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The Misguided Pursuit of Parental Happiness

I like ID Crossroads. She’s smart, confident, and dedicated to her career in medicine, a field that I love. She recently posted about having or not having children. Some people said some stupid things about how having kids does not make people happy, and in fact, makes them feel less satisfied. I replied on her blog, but I’d like to bring the subject up here, where my ax grinding will be a little more visible.

In the comments section, docwhisperer cited a study supporting the fact that having kids doesn’t make people happy. Well, she said she cited a study, but what she really referenced was an article that gave us a graph of several studies, the sources of which that were not even cited in the article. I was not very impressed, especially since I couldn’t easily find out how the studies were conducted. And then, basically, the article contradicted docwhisperer’s point anyway.

It started out as a whiner article about how difficult parenthood is, going along the lines of a lot of them I’ve seen lately in the trendy magazines: Parenthood sucks and you aren’t going to be happy. I’m glad I kept reading it though, because then it started talking about cultural aspects of parenting and making several points I’ve long known to be true.

First, a career outside the home that takes on a higher priority generally adds up to having less satisfaction at home with the kids than making the kids a higher priority than the career. Basically, parents who spend more time with their children are happier parents than those who spend less time with them.

Also, though average daily happiness may be lower for those burdened with children, it would appear that the high points are much better for parents than childless people. It is a trade off. Maybe it shouldn’t be average daily happiness we are trying for.

I’m tempted to tell you the whys and wonders of happy parenting, but I don’t think that is the point of it all, really. Because I don’t think we should be having children in order to be happy or fill some void in our life.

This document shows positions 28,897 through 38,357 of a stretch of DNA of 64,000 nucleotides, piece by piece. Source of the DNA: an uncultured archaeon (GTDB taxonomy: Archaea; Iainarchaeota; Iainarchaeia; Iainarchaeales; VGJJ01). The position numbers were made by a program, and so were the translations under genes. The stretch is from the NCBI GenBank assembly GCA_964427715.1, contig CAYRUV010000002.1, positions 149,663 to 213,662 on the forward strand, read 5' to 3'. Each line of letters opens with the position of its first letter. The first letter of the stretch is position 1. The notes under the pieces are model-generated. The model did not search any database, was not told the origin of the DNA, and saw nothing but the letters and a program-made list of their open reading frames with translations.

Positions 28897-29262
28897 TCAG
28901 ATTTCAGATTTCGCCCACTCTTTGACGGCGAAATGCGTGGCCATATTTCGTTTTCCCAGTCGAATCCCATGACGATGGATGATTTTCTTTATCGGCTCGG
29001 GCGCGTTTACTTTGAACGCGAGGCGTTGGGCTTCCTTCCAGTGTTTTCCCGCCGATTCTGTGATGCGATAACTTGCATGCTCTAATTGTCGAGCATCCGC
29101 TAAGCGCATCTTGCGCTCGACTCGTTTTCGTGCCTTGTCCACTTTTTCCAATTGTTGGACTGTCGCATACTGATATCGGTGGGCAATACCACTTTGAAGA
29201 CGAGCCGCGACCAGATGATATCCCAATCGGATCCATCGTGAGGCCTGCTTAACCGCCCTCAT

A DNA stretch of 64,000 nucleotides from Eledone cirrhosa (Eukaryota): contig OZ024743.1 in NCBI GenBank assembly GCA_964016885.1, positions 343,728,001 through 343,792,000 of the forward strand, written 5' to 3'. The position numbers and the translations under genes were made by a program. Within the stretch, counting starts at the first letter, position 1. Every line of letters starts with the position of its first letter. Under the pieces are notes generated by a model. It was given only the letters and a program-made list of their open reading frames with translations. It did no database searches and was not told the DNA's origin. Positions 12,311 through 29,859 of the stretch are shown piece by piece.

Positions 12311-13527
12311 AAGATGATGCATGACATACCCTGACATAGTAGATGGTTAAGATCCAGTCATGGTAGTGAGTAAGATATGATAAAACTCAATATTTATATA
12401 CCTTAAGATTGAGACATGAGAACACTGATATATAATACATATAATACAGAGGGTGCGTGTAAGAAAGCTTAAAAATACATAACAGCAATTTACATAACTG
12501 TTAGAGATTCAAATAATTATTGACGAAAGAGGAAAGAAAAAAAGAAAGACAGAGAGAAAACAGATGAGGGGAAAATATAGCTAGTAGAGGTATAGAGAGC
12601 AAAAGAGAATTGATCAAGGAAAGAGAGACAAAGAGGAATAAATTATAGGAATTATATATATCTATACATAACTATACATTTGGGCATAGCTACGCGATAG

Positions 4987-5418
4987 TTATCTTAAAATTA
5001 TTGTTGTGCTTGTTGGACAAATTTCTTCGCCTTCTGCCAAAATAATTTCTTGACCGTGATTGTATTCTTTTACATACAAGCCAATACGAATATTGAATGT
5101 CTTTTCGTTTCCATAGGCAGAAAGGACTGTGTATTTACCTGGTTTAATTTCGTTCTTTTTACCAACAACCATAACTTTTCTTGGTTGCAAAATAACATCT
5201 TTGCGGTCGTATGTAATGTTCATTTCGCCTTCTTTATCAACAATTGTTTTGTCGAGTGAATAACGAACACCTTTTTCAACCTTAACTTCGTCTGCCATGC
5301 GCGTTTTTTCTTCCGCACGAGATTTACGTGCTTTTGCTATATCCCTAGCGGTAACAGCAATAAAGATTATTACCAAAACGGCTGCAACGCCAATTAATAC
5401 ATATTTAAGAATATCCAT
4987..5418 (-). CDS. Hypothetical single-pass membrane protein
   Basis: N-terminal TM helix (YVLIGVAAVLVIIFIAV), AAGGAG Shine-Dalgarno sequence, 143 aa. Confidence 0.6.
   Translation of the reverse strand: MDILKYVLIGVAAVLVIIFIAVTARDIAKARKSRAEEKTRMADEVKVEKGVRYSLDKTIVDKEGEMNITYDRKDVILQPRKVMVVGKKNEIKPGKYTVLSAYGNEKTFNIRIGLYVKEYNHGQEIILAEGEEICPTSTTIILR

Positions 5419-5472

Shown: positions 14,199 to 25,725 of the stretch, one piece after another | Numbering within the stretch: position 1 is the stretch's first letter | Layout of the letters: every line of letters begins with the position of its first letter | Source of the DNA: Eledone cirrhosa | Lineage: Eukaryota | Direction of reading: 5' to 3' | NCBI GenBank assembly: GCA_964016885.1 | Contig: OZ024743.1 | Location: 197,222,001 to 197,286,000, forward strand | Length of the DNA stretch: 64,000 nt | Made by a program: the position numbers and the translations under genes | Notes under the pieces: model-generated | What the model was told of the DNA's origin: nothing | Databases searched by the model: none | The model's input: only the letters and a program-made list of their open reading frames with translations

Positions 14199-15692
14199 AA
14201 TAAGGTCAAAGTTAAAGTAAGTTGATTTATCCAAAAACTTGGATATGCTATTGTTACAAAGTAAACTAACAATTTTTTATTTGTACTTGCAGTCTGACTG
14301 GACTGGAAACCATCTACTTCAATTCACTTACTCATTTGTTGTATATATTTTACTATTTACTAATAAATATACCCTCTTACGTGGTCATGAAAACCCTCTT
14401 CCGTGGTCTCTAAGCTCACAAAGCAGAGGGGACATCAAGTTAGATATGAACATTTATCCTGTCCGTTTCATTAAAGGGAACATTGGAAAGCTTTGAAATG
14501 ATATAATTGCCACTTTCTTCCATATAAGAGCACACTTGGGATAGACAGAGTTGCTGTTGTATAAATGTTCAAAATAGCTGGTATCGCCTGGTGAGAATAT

We should be having children in order to populate the earth with decent human beings. In order to facilitate their growth, they need to be understood to be unique individuals having and processing experiences in the world. In order to be kind to others, they need to be shown kindness. In order to be disciplined, we need to be an example of disciplined people and give our children a proper framework by which they can successfully evaluate the natural consequences of their own actions. We need to give them the chance to make choices as early as possible. We need to know when and how to evaluate those choices. We need to show them trust, teach them trust, as well as teach them when it is not appropriate to trust. We must teach them critical thinking skills and moral behavior. All of this takes hard work and a lot of dedication to the children themselves. In order to be successful, it is this activity that should take priority over others.

Just because becoming a parent is (usually) so easy doesn’t mean it should be taken lightly as a career. It is very demanding. If you fail in this career, you haven’t just failed yourself. You’ve failed a human being that is intimately your responsibility.

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  1. The payoffs of parenting are are hard to describe to those who are not parents themselves. The joys of parenting are mostly not evident to those around us, the toddler who is finally clean and asleep and so adorable despite the constant work he creates, the glimpse into the daughter’s room finding her on the bed reading because she wants to, hearing that your child stood up for a friend on the playground. The real payoffs don’t come until your children are raised and you see that they have become decent and moral human beings with good values and a work ethic. When you know that the child you nurtured and taught and loved and prayed over and cried for then sent out into the world has grown into a muture and loving adult, your heart is full of a deep joy that you can find in no other way. Ask me…I know.

  2. I think you got it exactly right when you said that people should not choose to become parents just because it makes them happy. I don’t know when society turned that corner, but somehow it is assumed that the principal goal of life is pleasure. Pleasure is a great thing, but seeking it to the exclusion of all other values leads people to a sense of loss when they find they cannot answer the question “Am I happy?” in the affirmative.

    I prefer the ancient Greek approach, which is that the goal of life should be virtue. Reaching for goals that are good instead of goals that simply make us happy (they are not always the same thing)strikes me as much more sensible. At the end of the day, even if I am not strictly happy, I can be at peace knowing I tried to do good things. The failure to achieve pleasure is displeasure; the failure to achieve goodness is the satifaction that I expended myself for the right reasons.

    When I die, I, like everyone else, want to feel the world is a better place because I was in it. Despite every other thing that I do, I am almost positive my best chance of achieving this is in being a good father.

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